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Errors in EU accounts persist

Breakdown of the overall error rate. Source: ECA

The European Court of Auditors (ECA) has signed off the European Union (EU) accounts for fiscal year 2012, but errors persisted in all main spending areas, where the ECA observed legislation was not fully complied with.

The ECA, an EU institution whose role is to audit the finances of the union, signed off the 2012 accounts worth €138.6bn ($187bn), as it concluded they fairly present the financial position of the EU in all material respects.

However, the ECA has also found an estimated error rate of 4.8% in the EU accounts, up from 3.9% in the previous year, and therefore it hasn't given assurance on these non-compliant expenditures.

The ECA explained in a statement that the error rate is not a measure of fraud or waste but an estimate of the amount of money that shouldn't have been paid out from the EU budget because it wasn't used in compliance with the applicable EU legislation.

According to the ECA, typical errors included payments made to companies for hiring unemployed people without keeping them on for an agreed period of time; or granting construction of public works without the required tender process.

In particular, the ECA was critical of member states' authorities that had had "sufficient information available to have detected and corrected errors before claiming reimbursement from the EU budget."

Out of the €138.6bn spent in 2012, 80% was jointly managed by the EU Commission and the member states. According to the ECA, examples of weaknesses in management and control systems were found at both levels.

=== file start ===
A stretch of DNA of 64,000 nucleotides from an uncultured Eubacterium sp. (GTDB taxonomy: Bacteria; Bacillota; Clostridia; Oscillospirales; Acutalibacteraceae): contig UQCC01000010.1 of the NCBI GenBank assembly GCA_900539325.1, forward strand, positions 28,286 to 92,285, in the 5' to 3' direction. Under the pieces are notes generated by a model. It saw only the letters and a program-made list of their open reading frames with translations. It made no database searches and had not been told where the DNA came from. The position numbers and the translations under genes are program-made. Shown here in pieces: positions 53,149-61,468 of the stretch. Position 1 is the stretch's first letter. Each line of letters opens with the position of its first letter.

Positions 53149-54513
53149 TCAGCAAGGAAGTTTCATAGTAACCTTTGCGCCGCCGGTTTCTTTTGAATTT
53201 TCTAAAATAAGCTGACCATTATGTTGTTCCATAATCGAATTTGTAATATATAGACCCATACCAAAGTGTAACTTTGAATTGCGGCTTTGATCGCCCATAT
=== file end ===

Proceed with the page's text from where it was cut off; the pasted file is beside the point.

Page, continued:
The ECA estimated the error rate for expenditure jointly managed by the Commission and the member states was 5.3% and 4.3% for the rest of operational expenditure directly managed by the Commission.

Year-on-year the EU financial management remained relatively stable, according to the ECA, although it varied from one policy to another.

"For example, there has been a rise in the estimated error rate in the area of agriculture over several years. For structural funds, the estimated error rate has increased every year since 2009, after having fallen in the three previous years," the ECA said.

The Luxembourg-based institution also called for a "rethink" of the current EU spending rules as they provide "limited incentives for member states to use financial management systems more effectively."

The ECA added it has "repeatedly recommended" further simplification of the rules to improve the quality of spending and reduce the level of error.


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The European Court of Auditors

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